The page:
‘How BIG is your heart?’ Big Brothers Big Sisters is looking for volunteers | Social services

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The mentoring program, which brings together adults willing to volunteer their time and children who may need an extra adult in their life, is hoping for a revival in Taos. Big Brothers Big Sisters Mountain Region Taos / Colfax (BBBS), who like many personal operations had to fight regionally during the pandemic, is looking for mentors or “Bigs” and Mentees or “Littles” for their Taos / Colfaxol area program.

The regional program, which has existed in the region since 2003, is re-emerging after the pandemic and hopes to attract support from adults and families across northern New Mexico. “We were without staff for a while, which I think made the community feel like we are no longer here,” said Jesse Pedersen, community director of BBBS Taos / Colfax Counties.

Pedersen hopes that with the slow return to normal, volunteers will be brought out for something that she sees as relevant to the community at this point in time.

“Children have been so isolated from Zoom school last year that we really hope that more children will be interested when things open up because we have a lot of fun doing with our mentors and mentees,” she said, adding that it was “a struggle to get the word out”.

She said the nonprofit hopes to build a strong regional program and involve as many people as possible. However, Pedersen said it will require the trust of the community. “We have kind of a closed culture here and it takes a long time to settle in and get to know everyone and gain that trust that I’ve really been working on since I started.”

Pedersen, a native of New Mexico, said she started at BBBS last July, moved during a pandemic, and started an outreach job.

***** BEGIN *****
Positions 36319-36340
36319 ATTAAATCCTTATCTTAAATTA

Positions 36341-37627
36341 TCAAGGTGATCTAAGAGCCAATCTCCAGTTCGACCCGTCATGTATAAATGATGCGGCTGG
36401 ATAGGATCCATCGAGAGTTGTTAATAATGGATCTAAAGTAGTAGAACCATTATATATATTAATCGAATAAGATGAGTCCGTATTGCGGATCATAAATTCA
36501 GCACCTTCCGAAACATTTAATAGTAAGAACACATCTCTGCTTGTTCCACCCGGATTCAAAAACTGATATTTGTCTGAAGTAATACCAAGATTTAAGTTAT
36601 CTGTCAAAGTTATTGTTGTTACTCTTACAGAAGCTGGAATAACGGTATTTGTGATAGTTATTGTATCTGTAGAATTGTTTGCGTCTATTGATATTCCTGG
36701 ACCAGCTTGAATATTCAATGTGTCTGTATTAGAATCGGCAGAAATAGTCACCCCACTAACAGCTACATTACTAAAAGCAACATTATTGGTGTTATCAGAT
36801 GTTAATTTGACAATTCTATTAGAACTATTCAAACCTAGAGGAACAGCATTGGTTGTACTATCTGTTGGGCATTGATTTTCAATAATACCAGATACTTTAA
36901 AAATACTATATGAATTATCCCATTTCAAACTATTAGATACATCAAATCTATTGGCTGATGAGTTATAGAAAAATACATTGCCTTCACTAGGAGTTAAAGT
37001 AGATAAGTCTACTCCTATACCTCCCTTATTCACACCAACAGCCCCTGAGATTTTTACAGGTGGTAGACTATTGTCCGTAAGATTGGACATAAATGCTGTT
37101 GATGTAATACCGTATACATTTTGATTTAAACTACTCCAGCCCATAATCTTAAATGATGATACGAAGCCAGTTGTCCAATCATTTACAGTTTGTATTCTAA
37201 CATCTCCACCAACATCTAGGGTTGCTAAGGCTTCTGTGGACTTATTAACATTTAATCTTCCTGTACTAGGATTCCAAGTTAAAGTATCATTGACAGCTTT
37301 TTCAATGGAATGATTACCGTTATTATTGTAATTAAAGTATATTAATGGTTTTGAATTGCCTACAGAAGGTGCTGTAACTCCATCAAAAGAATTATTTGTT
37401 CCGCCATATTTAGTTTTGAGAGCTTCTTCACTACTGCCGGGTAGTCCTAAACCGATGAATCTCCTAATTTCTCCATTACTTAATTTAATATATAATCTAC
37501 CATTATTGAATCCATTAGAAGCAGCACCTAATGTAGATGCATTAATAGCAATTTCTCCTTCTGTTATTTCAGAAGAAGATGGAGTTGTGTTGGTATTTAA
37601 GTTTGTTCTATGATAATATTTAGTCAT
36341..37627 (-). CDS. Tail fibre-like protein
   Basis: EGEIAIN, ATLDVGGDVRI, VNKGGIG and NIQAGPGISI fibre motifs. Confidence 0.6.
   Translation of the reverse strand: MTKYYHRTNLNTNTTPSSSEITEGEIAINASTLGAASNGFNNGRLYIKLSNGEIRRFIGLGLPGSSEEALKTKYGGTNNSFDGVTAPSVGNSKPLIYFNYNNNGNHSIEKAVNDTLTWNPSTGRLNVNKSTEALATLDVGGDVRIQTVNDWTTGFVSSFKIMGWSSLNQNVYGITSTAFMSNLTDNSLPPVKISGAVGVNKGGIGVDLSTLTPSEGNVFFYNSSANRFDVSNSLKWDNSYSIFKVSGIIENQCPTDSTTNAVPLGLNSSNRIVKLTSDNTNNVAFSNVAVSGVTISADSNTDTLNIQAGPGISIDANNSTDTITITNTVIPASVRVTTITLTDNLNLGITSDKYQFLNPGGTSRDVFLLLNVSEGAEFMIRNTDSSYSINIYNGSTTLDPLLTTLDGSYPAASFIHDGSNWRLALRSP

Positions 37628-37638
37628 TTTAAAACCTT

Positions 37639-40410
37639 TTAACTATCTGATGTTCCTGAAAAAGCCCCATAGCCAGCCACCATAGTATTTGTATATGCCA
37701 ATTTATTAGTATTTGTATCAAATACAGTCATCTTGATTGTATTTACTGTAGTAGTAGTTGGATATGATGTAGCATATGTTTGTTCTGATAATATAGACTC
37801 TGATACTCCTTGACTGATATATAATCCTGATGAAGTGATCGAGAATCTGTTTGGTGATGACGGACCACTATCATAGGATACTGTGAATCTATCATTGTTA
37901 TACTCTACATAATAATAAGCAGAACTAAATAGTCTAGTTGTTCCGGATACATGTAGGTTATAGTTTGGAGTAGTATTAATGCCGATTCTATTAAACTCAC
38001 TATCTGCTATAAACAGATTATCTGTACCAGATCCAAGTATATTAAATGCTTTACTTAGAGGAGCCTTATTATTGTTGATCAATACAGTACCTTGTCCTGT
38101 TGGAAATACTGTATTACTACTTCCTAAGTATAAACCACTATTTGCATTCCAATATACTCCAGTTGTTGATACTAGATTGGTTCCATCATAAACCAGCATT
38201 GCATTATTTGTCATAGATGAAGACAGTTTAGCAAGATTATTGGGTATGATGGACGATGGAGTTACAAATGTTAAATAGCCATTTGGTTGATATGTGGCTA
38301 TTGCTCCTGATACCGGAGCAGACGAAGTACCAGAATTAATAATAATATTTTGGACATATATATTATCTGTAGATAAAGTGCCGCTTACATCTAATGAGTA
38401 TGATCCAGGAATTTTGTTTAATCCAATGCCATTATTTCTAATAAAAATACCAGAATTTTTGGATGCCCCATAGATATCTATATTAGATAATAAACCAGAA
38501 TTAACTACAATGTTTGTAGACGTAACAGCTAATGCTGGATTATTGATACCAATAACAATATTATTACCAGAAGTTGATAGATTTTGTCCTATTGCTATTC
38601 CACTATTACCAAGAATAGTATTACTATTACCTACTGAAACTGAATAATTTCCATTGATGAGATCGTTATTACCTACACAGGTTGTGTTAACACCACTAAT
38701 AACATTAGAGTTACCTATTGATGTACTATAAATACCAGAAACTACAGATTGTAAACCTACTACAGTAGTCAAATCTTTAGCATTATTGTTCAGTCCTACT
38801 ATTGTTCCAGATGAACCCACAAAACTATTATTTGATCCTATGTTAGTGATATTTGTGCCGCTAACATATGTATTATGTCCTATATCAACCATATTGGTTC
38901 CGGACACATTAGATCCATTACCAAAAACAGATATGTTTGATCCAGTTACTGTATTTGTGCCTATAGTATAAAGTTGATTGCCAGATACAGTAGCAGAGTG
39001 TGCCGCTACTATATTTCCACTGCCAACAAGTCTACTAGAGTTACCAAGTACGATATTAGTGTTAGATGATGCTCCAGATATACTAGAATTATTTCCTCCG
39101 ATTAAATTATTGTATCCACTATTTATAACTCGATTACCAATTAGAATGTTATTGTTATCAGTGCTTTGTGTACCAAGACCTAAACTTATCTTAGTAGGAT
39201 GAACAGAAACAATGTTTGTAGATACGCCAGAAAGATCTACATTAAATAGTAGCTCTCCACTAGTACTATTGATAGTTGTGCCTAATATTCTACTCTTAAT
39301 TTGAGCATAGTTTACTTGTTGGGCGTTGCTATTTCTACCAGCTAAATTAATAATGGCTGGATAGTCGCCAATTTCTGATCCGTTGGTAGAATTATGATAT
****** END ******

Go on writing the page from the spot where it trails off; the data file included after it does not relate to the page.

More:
She said the nonprofit has several ways to build trusting relationships between bigs and littles. She said that BBBS has a “very strict screening and interview process and it takes a lot of time to find matches. This is something I really want to make sure the community knows.”

The benefits of participating in the program have been shown to be beneficial for children ages 7-17. “We have database evidence that shows that personal mentoring really is one of the best ways to keep kids connected and improve their academics and keep them away from risky behaviors,” Pedersen said.

BBBS seeks help from both individual adults and local schools. Pedersen explained that there are two types of contact: adult volunteer mentoring and school mentoring. Adult volunteers spend approximately one hour a week (or four hours a month) with their little one and can do any activity they like, such as: B. hiking, cycling or eating ice cream.

The school mentoring program aims to bring high school students together with elementary or middle school students. Pedersen said this program is more school-focused, with Bigs currently helping Littles transition to personal schooling.

The Taos / Colfax Counties program currently has 15 games, but they hope that number will increase. “We absolutely need mentors and also children who could use extra attention,” said Pedersen.

In addition to pushing ahead with expanding the program, BBBS has several major events and projects planned for this summer.

• Groundbreaking for the literacy projectMonday, June 21, at Seco Live: BBBS has partnered with the Taos Milagro Rotary Club and the Taos Community Foundation to provide funding to replace all lending libraries, or “free small libraries” across the county. The libraries are also being equipped with new children’s books.

• Hi-Lo rideSaturday, June 26th, 10 a.m .: The Hi-Lo Ride is the first fundraiser for BBBS in over two years and a ride from Peñasco High School to Taos Ski Valley is being put together in collaboration with members of the low rider and motorcycle community (TSV is the presenting sponsor). A ticket for the raffle, a t-shirt and participation in the ride are purchased for 30 US dollars.

• End of Summer Bash, Date TBA (beginning of August): This will be a field day “back to school” event that is free for the community. They plan to distribute backpacks and school supplies to 100 children.



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